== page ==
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Hemoglobin


/ˈhēməˌglōbin/

Noun

1. The iron-containing oxygen-transport metalloprotein in the red blood cells of all vertebrates (with the exception of the fish family Channichthyidae) as well as the tissues of some invertebrates. Hemoglobin in the blood carries oxygen from the respiratory organs (lungs or gills) to the rest of the body (i.e. the tissues) where it releases the oxygen to burn nutrients to provide energy to power the functions of the organism, and collects the resultant carbon dioxide to bring it back to the respiratory organs to be dispensed from the organism. (wikipedia.org)

2. The iron-containing substance in red blood cells that transports oxygen from the lungs to the rest of the body; it consists of a protein (globulin), and haem (a porphyrin ring with an atom of iron at its centre). (wiktionary.org)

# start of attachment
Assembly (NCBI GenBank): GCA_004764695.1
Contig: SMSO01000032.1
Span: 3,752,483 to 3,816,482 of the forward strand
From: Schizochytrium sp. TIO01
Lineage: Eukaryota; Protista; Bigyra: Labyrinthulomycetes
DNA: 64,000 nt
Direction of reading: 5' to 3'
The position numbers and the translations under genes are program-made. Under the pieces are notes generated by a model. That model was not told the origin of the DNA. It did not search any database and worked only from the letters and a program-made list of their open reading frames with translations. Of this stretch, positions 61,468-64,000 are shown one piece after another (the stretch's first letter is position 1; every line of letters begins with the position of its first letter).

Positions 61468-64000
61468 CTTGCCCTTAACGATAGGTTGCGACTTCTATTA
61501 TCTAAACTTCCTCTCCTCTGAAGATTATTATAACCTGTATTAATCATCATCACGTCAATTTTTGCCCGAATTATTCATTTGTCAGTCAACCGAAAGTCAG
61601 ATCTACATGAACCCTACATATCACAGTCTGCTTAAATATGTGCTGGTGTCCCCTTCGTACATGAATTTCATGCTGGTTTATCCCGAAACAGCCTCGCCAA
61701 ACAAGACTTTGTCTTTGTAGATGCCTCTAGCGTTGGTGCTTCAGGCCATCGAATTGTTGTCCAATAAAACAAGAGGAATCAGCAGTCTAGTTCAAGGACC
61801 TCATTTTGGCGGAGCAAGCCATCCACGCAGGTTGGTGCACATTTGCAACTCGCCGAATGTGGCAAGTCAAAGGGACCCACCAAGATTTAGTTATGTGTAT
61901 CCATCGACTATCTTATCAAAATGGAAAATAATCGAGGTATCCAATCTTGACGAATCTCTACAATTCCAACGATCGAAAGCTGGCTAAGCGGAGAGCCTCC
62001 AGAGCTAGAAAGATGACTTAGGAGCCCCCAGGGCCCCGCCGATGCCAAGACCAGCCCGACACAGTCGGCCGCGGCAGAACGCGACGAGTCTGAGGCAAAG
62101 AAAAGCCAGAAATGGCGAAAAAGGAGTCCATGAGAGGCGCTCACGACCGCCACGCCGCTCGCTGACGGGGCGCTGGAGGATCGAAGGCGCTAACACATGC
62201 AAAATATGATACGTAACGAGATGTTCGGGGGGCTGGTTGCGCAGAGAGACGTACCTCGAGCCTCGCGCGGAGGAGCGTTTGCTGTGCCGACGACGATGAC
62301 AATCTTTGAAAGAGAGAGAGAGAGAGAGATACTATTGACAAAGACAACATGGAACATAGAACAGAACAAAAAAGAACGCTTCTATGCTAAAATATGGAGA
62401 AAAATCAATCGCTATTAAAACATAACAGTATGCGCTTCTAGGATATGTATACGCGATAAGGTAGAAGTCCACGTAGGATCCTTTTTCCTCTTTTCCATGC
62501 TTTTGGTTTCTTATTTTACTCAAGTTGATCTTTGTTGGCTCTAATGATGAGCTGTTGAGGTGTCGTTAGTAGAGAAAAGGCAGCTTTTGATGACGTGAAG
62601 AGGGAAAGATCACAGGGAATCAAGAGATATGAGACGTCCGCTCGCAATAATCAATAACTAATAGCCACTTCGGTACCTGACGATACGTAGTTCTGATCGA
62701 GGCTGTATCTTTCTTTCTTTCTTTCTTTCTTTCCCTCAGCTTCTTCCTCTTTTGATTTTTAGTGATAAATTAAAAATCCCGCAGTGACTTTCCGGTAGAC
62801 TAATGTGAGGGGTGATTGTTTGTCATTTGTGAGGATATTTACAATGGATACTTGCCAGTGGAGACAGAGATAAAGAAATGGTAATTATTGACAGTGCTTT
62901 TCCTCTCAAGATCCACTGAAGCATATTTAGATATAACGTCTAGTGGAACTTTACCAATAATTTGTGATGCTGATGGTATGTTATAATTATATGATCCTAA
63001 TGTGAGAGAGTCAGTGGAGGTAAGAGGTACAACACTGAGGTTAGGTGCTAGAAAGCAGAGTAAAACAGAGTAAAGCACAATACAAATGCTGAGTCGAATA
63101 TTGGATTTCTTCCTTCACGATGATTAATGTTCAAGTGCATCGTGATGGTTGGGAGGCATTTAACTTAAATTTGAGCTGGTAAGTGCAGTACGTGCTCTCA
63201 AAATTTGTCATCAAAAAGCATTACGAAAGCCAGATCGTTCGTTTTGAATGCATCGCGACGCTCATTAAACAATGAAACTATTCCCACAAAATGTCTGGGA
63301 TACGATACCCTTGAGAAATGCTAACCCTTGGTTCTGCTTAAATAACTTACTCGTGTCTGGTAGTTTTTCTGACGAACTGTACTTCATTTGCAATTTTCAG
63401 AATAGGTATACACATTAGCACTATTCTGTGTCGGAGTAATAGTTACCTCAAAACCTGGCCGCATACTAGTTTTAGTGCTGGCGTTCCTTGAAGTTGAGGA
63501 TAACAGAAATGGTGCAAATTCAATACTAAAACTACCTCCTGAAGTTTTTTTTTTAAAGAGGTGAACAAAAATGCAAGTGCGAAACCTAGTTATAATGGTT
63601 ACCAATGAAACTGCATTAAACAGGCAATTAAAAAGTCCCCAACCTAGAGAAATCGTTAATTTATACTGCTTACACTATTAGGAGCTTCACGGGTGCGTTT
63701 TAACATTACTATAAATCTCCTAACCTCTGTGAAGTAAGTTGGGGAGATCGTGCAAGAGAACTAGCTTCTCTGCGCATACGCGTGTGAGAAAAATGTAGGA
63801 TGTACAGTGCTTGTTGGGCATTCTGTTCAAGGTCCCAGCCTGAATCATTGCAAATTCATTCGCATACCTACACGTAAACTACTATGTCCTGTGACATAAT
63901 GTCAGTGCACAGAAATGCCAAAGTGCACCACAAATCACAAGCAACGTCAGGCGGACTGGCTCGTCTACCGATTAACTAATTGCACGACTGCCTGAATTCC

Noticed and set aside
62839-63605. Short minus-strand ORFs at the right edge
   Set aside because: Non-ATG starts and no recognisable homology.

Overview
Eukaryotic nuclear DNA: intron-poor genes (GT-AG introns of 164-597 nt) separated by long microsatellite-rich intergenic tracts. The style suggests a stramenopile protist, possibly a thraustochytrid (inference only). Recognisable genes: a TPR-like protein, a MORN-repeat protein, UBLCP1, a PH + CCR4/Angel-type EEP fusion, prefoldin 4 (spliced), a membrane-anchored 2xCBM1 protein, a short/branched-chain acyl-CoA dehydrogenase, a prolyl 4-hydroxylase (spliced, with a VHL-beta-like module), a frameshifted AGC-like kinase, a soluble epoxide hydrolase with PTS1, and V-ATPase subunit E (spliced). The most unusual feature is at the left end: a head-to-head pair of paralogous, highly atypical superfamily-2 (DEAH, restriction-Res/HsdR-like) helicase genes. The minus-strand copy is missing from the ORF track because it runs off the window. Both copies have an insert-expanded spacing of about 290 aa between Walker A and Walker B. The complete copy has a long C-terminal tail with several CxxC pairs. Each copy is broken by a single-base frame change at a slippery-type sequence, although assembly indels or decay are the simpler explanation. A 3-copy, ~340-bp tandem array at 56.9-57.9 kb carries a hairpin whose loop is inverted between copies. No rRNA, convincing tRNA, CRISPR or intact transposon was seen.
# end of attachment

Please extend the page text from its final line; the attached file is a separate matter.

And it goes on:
3. A red protein responsible for transporting oxygen in the blood of vertebrates. Its molecule comprises four subunits, each containing an iron atom bound to a heme group. (biology-online.org)

4. A hemoprotein composed of globin and heme that gives red blood cells their characteristic color; function primarily to transport oxygen from the lungs to the body tissues. (wordnetweb.princeton.edu)

5. Four subunit globular oxygen carrying protein of the erythrocytes of vertebrates and some invertebrates.

It is a conjugated protein containing four haem groups and globin. There are two alpha and two beta chains (very similar to myoglobin) in adult humans, the haem moiety (an iron containing substituted porphyrin) is firmly held in a nonpolar crevice in each peptide chain. (biology-online.org)

Word origin: Shortening of hæmatoglobin (1845), from Greek haimato-, comb. form of haima (genitive haimatos) “blood” (see -emia) + globulin, a type of simple protein, from globule, formerly a word for “corpuscle of blood.”


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